The Lied
Art song was a product of the Romantic era.
The lied (lieder) is a German-texted solo vocal
song with piano accompaniment.
Among the great masters of this genre are
Schubert, Schumann, Brahms & Hugo Wolf.
Women composers who have contributed to
the genre include Fanny Mendelssohn, Clara
Schumann and Amy Cheney Beach.
Lied (cont.)
Some composers wrote groups of lieder that were
unified by a narrative thread or descriptive theme,
known as a song cycle.
The rise of the lied was fuelled by the outpouring of
lyric poetry that marked German Romanticism.
Goethe and Heinrich Heine were the two leading poets
who like Wordsworth, Byron, Shelley and Keats in
literature favored short, personal, lyric poems; Texts
ranged from tender sentiment to dramatic balladry.
Also included universal themes of love, longing and the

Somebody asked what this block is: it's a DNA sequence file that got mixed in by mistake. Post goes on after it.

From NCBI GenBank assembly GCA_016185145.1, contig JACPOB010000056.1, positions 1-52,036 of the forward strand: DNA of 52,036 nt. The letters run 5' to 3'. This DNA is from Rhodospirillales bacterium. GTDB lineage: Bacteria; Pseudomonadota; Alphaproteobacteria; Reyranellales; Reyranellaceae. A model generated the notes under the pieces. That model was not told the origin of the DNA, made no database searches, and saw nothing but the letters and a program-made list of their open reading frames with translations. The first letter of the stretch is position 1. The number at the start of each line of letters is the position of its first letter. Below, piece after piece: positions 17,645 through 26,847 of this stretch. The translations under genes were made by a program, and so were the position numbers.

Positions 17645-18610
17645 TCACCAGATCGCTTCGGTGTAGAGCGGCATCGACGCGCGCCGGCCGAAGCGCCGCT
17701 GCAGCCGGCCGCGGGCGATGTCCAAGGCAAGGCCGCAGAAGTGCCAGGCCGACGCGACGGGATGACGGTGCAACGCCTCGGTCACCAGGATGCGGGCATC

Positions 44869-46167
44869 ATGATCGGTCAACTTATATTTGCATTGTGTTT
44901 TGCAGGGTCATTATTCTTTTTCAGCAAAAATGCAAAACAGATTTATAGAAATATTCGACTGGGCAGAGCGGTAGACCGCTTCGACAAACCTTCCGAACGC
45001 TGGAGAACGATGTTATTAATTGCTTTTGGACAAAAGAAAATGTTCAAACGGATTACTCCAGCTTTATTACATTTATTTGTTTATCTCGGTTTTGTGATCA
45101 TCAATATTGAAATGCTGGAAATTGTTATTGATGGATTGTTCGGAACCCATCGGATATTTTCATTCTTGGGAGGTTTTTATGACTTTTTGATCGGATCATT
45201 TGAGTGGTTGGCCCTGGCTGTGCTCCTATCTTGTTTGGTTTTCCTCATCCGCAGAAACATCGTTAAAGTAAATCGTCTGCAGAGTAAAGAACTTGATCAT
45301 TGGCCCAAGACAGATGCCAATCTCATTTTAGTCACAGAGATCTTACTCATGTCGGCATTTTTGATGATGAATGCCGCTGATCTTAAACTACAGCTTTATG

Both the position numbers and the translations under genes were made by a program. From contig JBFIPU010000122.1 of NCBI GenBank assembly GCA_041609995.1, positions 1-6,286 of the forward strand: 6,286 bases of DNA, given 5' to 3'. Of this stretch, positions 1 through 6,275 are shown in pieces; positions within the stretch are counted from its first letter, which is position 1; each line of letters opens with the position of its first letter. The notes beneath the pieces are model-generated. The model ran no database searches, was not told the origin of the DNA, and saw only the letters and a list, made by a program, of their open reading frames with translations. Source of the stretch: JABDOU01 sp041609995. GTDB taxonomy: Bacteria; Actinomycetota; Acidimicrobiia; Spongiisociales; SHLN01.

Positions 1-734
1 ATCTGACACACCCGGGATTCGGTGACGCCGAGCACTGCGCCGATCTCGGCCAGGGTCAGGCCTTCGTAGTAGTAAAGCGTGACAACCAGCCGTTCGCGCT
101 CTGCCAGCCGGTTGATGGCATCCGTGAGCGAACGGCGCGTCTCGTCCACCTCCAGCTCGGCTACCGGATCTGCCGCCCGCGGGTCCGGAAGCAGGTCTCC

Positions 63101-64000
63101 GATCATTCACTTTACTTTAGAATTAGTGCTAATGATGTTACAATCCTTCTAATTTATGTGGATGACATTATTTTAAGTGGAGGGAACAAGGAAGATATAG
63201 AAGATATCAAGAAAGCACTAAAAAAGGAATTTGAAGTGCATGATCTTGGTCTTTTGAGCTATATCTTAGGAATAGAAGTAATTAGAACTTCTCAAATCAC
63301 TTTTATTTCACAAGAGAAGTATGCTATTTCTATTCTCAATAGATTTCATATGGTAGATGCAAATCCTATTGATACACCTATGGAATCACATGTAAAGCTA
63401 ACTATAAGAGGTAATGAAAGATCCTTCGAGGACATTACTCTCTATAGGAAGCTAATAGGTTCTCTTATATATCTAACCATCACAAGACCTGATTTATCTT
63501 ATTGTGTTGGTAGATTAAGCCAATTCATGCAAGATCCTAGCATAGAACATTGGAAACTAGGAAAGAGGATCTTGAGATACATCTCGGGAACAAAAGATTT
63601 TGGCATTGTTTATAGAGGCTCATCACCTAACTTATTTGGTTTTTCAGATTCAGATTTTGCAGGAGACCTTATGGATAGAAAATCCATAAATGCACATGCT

beauty of nature.
Popularity of the piano
Another circumstance that popularized the
Romantic art song was the emergence of the
piano as the preferred household instrument.
Piano accompaniment translated a songs
poetic images into music.
Voice and piano together fused the short lyric
form with feeling and made is suitable for
amateurs and artists alike, in both the home
and the concert hall.
43 Schubert and the Lied
Key Points

Franz Schubert was a gifted songwriter who
composed more than 600 famous lieder and
several song cycles.
Erlking a through-composed Lied based on a
German legend set in a dramatic poem by
Goethe- is one of his most famous songs.
Schubert died young and impoverished, in
part because of his bohemian lifestyle.
His Life